Much of the action in the advanced aviation space happens behind closed doors. Unless you’re friends with an Amazon Prime Air engineer or a U.S. military flight tester, the inner workings of modern flying innovation are opaque at best.
But every now and then, innovators give us a peek behind the curtain—if you know where to look.
Welcome to Patent Pending, FLYING’s monthly roundup of the biggest drone, unmanned aircraft systems (UASs), and advanced air mobility (AAM)-related patents. Each month, we’ll save you hours of parsing through U.S. Patent and Trademark Office filings by breaking down the most interesting, outlandish, and eye-popping technologies that have yet to hit the market.
A few notes: Just because a patent was published does not mean it has been granted, and there is no guarantee that a company will develop patented technology. That being said, published patents can provide some insight into a firm’s research and innovation priorities—and a lot of them are just cool.
Here are a few published in April:
Amazon’s Prime Air drone delivery program may be struggling, but a pair of 2020 patent filings could shake things up.
The first is all about agility. Published on April 25, the filing describes a set of replaceable components for unmanned aerial vehicles (UAVs) that can be quickly serviced or swapped out. It also details a system for determining the ideal service frequency of each component, allowing for the most frequently serviced parts to be placed in the most accessible locations.
The second, published the same day, describes a new component that could be added to Amazon’s drones. It calls for modular storage units containing bays or compartments that could be used to transport multiple different orders. The filing also describes temperature- and humidity-controlled variations, which could enable deliveries of different categories of goods (i.e. ice cream and chicken wings).
Crucially, these modular units would be reconfigurable. Amazon describes a scenario where one unit can be installed and removed from multiple UAVs, depending on the storage needs of each delivery. That could allow the company to consolidate several trips into one.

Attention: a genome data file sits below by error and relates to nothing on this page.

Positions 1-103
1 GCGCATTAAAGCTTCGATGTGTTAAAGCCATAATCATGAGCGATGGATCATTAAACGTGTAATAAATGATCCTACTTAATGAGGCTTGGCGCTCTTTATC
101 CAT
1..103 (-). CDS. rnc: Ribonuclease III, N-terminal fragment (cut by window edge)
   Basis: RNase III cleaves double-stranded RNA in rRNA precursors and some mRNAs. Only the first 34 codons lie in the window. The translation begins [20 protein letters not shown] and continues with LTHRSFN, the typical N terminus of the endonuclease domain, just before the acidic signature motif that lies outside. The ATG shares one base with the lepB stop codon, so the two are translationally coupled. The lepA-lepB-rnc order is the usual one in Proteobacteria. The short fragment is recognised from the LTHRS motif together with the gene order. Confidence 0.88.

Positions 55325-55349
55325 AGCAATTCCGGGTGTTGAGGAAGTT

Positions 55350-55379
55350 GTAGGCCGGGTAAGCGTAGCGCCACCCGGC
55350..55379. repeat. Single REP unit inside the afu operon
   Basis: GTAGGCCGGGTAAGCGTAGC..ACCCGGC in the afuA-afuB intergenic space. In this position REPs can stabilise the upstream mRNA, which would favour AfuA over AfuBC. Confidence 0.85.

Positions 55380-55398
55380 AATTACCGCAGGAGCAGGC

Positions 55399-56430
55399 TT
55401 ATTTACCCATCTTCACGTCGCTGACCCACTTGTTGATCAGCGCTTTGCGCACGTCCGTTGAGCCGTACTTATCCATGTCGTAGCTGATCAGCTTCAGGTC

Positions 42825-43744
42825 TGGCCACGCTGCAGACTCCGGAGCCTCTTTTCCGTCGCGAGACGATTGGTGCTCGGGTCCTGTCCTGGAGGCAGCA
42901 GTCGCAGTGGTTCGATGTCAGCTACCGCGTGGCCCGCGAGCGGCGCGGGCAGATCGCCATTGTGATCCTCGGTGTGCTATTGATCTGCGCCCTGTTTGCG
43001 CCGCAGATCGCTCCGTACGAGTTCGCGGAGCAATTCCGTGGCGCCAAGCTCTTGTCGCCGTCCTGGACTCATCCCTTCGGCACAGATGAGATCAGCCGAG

Shifting gears from delivery drones to passenger electric vertical takeoff and landing (eVTOL) aircraft, air taxi developer BETA Technologies also had two patents published last month—and both were filed around this time last year.
One, filed last April, describes a hybrid propulsion system for fixed-wing eVTOL. The system would rely on a “power unit pod” containing an electricity-producing auxiliary power unit and a fuel tank containing traditional jet fuel, kerosene, gasoline, or hydrogen gas. The goal, it seems, would be to extend the range of the aircraft.
A second BETA patent filed a month later, focuses on what happens on the ground. It lays out a service system that would charge the firm’s aircraft, including a cooling mechanism to regulate the temperature of the battery. It would also measure how much charge the aircraft has left.
While BETA examines an emerging fuel source for passenger aircraft, Honeywell has its eye on the future of fuel for small UAVs.
Electric batteries are currently the standard for small drones. But a 2019 Honeywell patent filing describes a hydrogen fuel cell-based generator that could charge both battery-electric and fuel cell-powered drones. Power from the generator would be transferred to a controller, where a drone could land and charge.